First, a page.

St George's Bay Mi'kmaq




Degrau

There is some question as to the origin of the name of De Grau. Some sources state it comes from a French phrase meaning "we are finished," and most likely referred to the completion of the summer fishery in the area. It may, however, be named for Petit Degrau, an Acadian community in Cape Breton, or Cap De Grau, a French fishing station at Quirpon. Rouzes Brook, located in De Grau, was originally called Capstein Brook.

A Le Roux was reportedly the first settler in De Grau, which was viewed by explorers of the area as the first beach on the cape suitable for drying fish. He was a merchant, and bought dried cod to sell to Halifax schooners. Four graves, now unmarked, sit on the east side of the brook. Buried on the LeRoux land, they may have been family members.

The Chiasson was also one of the first families to settle in the area. Acording to Thomas W Leblanc, who published a series of articles in the Evangeline (Newspaper), of Monton, N.B. called " the Acadian ones of Newfoundland" on 15 April 1948- (Phillip) Nazaire Chiasson from Cheticamp settled in Cape-St-George about 1855. It is said that Phillipe-Nazaire and his brother Jullian Chiasson came ashore and built a log cabin in the trees east of Rouzes Brook. They were from Cheticamp but had been participating in the fishery off Red Island.

A Roman Catholic church was built before 1850 and visited by Father Belanger from Sandy Point in the 1850s. Father Dubourdieu was the first resident priest. The first cemetery in the area was consecrated in Cape St. George, (located in a field on property now owned by Archibal Kerfont) but soon after the church was built in De Grau, a new one was consecrated in that community to serve the coastal communities. A parish priest served De Grau and Cape St. George from 1918. The first post office was built around 1890, as was the first school, and the first teacher was a Miss Muse. This was later renovated by the Association des Terre Neuviens Francais to serve as a community centre. The association recognizes the French speaking tradition but not the aboriginal history and culture of the area. Hopefully, this will soon change.

In 1945, there were 194 residents. In 1973, the French immersion classes were offered.

In 1979, Notre Dame du Cap High School, considered to be located on the edge of De Grau just east of Cape St. George burned down but was rebuilt - later it was an english language all grades school and today a combined primary and elementary school. An all French language primary and elementary school is housed in the former english primary and elementary school across the road.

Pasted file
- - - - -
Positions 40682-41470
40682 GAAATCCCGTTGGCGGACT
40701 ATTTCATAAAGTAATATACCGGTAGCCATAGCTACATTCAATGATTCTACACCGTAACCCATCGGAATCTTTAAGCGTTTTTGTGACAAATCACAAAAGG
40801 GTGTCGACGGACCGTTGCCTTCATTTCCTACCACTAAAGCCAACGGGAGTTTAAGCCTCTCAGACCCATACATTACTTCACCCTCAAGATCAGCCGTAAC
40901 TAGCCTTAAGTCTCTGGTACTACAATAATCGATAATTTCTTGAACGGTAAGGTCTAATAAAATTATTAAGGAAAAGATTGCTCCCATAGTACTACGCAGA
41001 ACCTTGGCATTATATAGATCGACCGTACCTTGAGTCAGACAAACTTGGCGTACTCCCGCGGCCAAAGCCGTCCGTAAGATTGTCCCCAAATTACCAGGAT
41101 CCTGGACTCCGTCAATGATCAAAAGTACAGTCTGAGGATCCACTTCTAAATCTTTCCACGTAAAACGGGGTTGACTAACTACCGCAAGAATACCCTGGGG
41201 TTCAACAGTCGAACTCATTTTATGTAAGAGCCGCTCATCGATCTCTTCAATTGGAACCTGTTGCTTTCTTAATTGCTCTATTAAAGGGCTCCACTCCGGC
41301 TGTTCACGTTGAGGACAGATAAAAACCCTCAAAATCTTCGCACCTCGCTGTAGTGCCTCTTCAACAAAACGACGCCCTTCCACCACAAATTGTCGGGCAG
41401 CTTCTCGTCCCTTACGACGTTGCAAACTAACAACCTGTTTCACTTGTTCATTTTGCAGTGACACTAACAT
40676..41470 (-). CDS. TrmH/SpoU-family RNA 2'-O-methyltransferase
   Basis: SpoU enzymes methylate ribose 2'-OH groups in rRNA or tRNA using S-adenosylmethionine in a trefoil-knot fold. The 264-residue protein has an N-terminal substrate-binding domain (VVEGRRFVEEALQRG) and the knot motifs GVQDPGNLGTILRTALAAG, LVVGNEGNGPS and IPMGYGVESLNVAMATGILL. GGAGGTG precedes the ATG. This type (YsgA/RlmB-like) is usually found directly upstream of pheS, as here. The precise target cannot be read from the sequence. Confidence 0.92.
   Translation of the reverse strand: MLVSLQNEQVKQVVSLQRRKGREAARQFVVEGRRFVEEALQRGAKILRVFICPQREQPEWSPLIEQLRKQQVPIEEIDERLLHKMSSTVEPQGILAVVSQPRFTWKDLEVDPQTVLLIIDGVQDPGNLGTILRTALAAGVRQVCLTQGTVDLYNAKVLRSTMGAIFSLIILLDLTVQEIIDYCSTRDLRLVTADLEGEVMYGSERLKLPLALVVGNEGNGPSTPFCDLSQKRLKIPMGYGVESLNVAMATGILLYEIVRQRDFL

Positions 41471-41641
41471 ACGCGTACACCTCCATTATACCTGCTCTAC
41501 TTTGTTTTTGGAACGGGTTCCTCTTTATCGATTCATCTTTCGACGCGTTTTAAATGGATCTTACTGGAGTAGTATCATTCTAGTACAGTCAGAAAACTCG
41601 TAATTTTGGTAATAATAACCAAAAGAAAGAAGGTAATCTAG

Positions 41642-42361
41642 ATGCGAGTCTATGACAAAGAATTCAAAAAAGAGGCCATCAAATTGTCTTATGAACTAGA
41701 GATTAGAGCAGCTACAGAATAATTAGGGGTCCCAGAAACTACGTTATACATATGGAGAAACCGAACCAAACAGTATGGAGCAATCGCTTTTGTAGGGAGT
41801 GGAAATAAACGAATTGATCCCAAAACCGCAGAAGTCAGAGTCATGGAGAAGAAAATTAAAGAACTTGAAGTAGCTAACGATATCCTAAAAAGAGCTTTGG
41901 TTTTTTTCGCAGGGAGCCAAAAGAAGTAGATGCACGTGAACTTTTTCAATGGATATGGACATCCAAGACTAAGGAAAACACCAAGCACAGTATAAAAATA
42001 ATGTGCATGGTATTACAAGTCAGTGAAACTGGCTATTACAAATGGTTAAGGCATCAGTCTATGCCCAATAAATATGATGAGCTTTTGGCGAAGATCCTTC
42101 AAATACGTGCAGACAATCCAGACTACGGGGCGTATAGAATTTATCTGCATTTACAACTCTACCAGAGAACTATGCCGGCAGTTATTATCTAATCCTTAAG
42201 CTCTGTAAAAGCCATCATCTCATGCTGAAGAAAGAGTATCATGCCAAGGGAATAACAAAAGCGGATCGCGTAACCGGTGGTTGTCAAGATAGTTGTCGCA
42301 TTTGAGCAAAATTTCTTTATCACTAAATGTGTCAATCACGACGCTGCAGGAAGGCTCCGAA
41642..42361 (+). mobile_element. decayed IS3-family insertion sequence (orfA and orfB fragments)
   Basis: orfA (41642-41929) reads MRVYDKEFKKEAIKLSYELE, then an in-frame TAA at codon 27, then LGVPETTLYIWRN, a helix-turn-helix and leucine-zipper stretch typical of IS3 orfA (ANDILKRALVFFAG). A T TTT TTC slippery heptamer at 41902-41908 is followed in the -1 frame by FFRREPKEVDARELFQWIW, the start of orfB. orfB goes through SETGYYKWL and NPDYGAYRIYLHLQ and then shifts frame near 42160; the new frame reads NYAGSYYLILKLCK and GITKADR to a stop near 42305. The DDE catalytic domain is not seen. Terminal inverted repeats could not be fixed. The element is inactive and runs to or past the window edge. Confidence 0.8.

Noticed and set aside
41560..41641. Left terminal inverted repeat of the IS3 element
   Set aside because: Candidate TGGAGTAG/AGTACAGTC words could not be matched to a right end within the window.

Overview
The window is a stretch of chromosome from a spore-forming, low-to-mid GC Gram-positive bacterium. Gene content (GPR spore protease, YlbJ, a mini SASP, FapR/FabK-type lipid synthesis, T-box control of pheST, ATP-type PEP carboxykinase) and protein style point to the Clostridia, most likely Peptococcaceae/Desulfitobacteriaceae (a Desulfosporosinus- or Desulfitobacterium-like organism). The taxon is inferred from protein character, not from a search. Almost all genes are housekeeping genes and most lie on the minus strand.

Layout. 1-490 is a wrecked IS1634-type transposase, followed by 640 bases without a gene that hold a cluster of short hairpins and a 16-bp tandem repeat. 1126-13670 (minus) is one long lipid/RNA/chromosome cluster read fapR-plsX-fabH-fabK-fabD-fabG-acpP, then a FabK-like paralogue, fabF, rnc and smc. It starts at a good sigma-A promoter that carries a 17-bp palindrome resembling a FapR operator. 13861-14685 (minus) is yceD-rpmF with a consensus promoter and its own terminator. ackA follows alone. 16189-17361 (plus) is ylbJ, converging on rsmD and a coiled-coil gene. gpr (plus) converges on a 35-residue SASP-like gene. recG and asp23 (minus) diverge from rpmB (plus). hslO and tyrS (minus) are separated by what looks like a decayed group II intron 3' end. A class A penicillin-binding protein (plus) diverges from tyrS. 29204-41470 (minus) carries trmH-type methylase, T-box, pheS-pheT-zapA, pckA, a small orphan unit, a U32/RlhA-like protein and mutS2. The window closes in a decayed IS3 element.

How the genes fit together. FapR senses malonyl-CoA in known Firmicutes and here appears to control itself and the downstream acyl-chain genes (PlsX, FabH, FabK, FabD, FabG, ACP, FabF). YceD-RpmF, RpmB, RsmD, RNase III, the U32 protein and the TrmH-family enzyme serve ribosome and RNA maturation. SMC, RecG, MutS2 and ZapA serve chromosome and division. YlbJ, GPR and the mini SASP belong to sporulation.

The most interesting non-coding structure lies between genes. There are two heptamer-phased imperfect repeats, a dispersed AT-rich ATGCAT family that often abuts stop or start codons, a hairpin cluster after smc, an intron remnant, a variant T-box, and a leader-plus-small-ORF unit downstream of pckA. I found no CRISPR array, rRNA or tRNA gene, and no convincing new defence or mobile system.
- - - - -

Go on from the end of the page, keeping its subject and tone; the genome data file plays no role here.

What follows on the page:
The first telephone was located at my grandfathers house (Gopy Joe-Mic Benoit) who also took in boarders. His last two story house still exists in De Grau.

Growing up on the Port au Port Peninsula, in "the old days"use to be quite an adventure. When I get my father and mother talking about it-they give a very detailed account of hard times, living off the land and making do with little or nothing. People were hunteres and gatherers, they were rugged, "rough and tumble", worked hard and partied hard. In the end most were happy with their lives.

Growing up in the 1970's - my family, like most families, had a horse, some cattle, sheep, hens and pigs. My mother milked the cow, separated the milk to make cream, made butter, buttermilk and cheese. We collectively had to tend the pastures, make the hay. We did not bail the hay- it was all loose. Some was put in a barn. We used horse and cart and a pickup truck, as well as a farm-all tractor with a trailer to move it. Some was put in hay stacks outside. We planted our own vegetable- but mostly potatoes. Dad fished codfish in summer, smelts in winter and also snared rabbits. He cut logs, sawed them in his sawmill and sold the lumber. Mom knitted wool socks, mittens, sweaters, from wool spun from our sheep. She would sew bed cloths from large flour bags and buy flanette from the local store to make cloths. We were always told that we were Mi'k Maq when I was growing up. We just didn't make a big deal of it. My older relatives spoke french mostly. They would speak french amongst themselves and english to us.

When mom was young: